Twitter Users Imagine What Afrofuturism And The Power Of Creating Our Black Future Can Look Like
Blavity teamed up with Spotify to host a live Twitter chat about both black history and black future.
While black history is imperative in understanding where we come from, reflecting on our black future can help us imagine where we can go.
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This is why Afrofuturism, a movement filled with futuristic themes that incorporates elements of black history and culture, is so important -- and why we must all work to better embrace it.
So we teamed up with Spotify to ask Twitter users what they think about Afrofuturism and why it matters. Check out the responses below!
We kicked off the discussion by asking users how they define Afrofuturism:
Blackness without limits. https://t.co/oMPpHObt7D— langston hues (@reggienotreggie) April 6, 2018
- It Gives Black People An Alternative Narrative. A Future To Look Forward To https://t.co/kIHqwe1Ip3— Lil Parks🚦 (@EPfromthe501) April 6, 2018
Decolonized blackness. https://t.co/30m1soXlYr— FlawΣ & All💖🐝💛 (@__PettyShabazz) April 6, 2018
Afrofuturism is a verb -- it’s black people taking action to create the future of our dreams. Afrofuturism spans across multiple disciplines, and includes everything from how we envision technology, literature, and art. In an interview with CNN, founder of arts and animation company Kugali, Fikayo Adeola said, "It's people of African descent looking at themselves in the future and what their society and their culture will look like ten years from now, twenty years from now, a thousand years from now.”
Here are a few reasons why we love the concept of Afrofuturism:
It's Main Thesis Is Infinite Possibilities - The Future Is Now And Forever ☄ https://t.co/BXsMgVFPWE— Lil Parks🚦 (@EPfromthe501) April 6, 2018
It embraces the quirky blackness that is forced underground. https://t.co/5XH0zY10dc— To Tiwi, with love 🥀; (@MoniqueNSmith) April 6, 2018
It frees us from the weight of being defined as one thing and allows more people to feel comfortable being themselves. #afrofuturism— Trumpet Wom' (@trumpetgrrrl) April 6, 2018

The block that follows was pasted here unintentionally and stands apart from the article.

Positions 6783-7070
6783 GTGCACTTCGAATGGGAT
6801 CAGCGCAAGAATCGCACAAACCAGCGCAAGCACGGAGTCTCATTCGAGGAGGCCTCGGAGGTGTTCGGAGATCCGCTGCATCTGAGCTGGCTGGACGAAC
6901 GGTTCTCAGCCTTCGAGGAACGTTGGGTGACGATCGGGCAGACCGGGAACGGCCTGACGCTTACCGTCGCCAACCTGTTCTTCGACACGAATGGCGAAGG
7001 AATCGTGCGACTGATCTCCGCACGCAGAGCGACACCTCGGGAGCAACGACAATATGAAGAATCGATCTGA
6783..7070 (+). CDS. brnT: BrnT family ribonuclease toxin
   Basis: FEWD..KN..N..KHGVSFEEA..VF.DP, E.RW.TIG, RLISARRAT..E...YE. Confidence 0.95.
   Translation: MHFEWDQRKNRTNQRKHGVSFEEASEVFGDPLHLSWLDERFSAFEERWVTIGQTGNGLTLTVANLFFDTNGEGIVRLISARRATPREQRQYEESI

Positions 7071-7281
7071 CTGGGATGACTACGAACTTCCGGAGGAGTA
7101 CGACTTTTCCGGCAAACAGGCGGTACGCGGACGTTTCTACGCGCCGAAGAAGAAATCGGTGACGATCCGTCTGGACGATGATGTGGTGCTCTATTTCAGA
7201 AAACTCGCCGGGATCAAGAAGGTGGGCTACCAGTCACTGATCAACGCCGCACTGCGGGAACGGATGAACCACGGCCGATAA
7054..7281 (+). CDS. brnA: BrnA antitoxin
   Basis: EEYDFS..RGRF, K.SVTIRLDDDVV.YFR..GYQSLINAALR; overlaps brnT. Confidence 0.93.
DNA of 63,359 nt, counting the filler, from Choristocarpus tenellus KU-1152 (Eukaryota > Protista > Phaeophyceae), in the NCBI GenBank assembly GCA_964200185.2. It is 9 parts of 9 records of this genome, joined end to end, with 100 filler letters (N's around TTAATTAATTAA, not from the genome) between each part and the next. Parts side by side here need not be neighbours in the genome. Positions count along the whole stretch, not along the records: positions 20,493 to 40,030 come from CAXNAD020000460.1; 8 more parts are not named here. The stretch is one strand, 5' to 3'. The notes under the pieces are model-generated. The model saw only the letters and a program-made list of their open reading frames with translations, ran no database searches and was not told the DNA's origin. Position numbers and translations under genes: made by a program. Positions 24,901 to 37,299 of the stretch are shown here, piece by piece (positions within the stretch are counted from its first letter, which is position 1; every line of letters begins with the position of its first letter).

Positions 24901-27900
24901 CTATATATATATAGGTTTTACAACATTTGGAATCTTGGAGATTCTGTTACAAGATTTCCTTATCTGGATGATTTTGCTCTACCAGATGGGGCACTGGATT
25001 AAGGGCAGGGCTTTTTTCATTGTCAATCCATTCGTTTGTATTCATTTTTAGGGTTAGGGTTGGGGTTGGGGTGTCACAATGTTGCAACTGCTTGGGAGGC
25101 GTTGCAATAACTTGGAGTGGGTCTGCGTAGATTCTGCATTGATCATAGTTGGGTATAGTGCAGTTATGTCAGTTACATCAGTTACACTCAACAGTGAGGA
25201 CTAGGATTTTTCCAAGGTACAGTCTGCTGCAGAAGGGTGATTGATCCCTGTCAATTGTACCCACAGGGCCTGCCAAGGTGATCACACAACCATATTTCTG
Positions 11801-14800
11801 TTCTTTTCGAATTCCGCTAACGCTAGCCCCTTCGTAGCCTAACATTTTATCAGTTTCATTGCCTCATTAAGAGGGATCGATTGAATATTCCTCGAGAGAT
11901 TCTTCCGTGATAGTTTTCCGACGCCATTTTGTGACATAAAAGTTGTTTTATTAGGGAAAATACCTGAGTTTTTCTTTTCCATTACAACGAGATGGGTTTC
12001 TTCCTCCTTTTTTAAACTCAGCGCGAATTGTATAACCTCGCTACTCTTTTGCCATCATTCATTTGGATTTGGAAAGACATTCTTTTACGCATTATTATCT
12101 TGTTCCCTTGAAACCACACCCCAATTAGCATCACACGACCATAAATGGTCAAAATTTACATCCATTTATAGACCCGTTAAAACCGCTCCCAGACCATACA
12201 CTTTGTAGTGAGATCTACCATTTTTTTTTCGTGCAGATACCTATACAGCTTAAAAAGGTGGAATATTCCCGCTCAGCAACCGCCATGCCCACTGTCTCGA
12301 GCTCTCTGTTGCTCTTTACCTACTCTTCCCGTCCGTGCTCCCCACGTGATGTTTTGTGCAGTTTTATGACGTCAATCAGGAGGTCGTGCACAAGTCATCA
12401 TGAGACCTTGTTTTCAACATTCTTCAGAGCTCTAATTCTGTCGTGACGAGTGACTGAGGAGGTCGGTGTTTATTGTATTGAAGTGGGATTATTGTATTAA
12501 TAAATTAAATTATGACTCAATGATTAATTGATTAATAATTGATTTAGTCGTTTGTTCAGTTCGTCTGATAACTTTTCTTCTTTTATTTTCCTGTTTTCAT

I love the exploration, examining as well as the addressing of past/present themes of our culture through boundless and imaginative film, television, music, literature and art. https://t.co/tGtyeOJIqs— Hero for Hire (@UptownRoamer) April 6, 2018
From the past to the present, Afrofuturism has no boundaries. Artists who embody Afrofuturism include legends such as Prince, Janet Jackson and Missy Elliott. There is no shortage of talent and artists who use Afrofuturistic themes in their work.
All of Missy Elliot and Busta's music video filmography https://t.co/kNruGU6lNd— Morgan (@mashclash) April 6, 2018
No Brainer @JanelleMonae ✨🏆 https://t.co/26VKddtfLj— ORORO. (@_itsNitalove) April 6, 2018
Prince, George Clinton, Janelle Monáe, Janet Jackson https://t.co/anXcsobAAP— MaBinti Yillah (@mabyillah) April 6, 2018
Definitely Erykah Badu! I love her so much #BlackHistoryIsNow. Thats what made me paint her. Also Kelis, she's been doing #afrofuturism. pic.twitter.com/H0M81fOAVP— Simone Agoussoye, Fine Artist (@fancybosslady89) April 6, 2018
TLC, Missy Elliot, Busta Rhymes, N*E*R*D, Timbaland, Aaliyah, Janet Jackson. I actually really, really love seeing afrofuturism in videos.
That VA Beach crew has always been afrofuturistic. https://t.co/Epw86JKTS4— ॐ काली ओम (@fivefooterxx) April 6, 2018
The hit film “Black Panther” reignited a sense of the power and purpose of Afrofuturism. After the premiere of the movie, some teachers began teaching Wakanda curriculum to inform and engage their students of true black history. Our audiences shared with us aspects of society they would love to change.
Reinvent The Concept Of Money -- Make It Less Fiat https://t.co/3X8WH7VZef— Lil Parks🚦 (@EPfromthe501) April 6, 2018Black history is happening all around, and the future is ours to create. To get more inspiration and help motivate you in your own journey of excellence, check out Spotify’s special “Black History Is Happening Now” hub curated by the queen of all things excellent, Janelle Monáe.